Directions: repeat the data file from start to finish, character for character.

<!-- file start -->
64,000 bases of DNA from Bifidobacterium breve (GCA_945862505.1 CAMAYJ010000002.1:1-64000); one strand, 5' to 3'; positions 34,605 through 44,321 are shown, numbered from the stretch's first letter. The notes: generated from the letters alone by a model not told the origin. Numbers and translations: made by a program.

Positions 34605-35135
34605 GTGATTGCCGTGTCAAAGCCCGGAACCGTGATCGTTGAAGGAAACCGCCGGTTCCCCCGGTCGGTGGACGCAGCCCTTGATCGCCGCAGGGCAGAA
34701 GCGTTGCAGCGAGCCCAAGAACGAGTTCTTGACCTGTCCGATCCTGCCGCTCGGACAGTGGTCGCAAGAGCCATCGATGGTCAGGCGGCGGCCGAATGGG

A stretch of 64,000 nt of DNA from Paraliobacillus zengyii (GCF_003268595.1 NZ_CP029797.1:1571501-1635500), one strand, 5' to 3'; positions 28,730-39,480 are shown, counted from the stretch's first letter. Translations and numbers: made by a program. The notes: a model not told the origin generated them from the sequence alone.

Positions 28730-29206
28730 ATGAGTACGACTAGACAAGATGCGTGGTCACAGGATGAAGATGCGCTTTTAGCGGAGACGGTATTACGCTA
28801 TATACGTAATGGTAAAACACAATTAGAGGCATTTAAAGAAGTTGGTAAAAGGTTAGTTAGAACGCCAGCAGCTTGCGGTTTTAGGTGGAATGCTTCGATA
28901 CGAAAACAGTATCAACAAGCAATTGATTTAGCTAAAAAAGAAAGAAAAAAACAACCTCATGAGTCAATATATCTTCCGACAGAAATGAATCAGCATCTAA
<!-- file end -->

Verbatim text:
64,000 bases of DNA from Bifidobacterium breve (GCA_945862505.1 CAMAYJ010000002.1:1-64000); one strand, 5' to 3'; positions 34,605 through 44,321 are shown, numbered from the stretch's first letter. The notes: generated from the letters alone by a model not told the origin. Numbers and translations: made by a program.

Positions 34605-35135
34605 GTGATTGCCGTGTCAAAGCCCGGAACCGTGATCGTTGAAGGAAACCGCCGGTTCCCCCGGTCGGTGGACGCAGCCCTTGATCGCCGCAGGGCAGAA
34701 GCGTTGCAGCGAGCCCAAGAACGAGTTCTTGACCTGTCCGATCCTGCCGCTCGGACAGTGGTCGCAAGAGCCATCGATGGTCAGGCGGCGGCCGAATGGG

A stretch of 64,000 nt of DNA from Paraliobacillus zengyii (GCF_003268595.1 NZ_CP029797.1:1571501-1635500), one strand, 5' to 3'; positions 28,730-39,480 are shown, counted from the stretch's first letter. Translations and numbers: made by a program. The notes: a model not told the origin generated them from the sequence alone.

Positions 28730-29206
28730 ATGAGTACGACTAGACAAGATGCGTGGTCACAGGATGAAGATGCGCTTTTAGCGGAGACGGTATTACGCTA
28801 TATACGTAATGGTAAAACACAATTAGAGGCATTTAAAGAAGTTGGTAAAAGGTTAGTTAGAACGCCAGCAGCTTGCGGTTTTAGGTGGAATGCTTCGATA
28901 CGAAAACAGTATCAACAAGCAATTGATTTAGCTAAAAAAGAAAGAAAAAAACAACCTCATGAGTCAATATATCTTCCGACAGAAATGAATCAGCATCTAA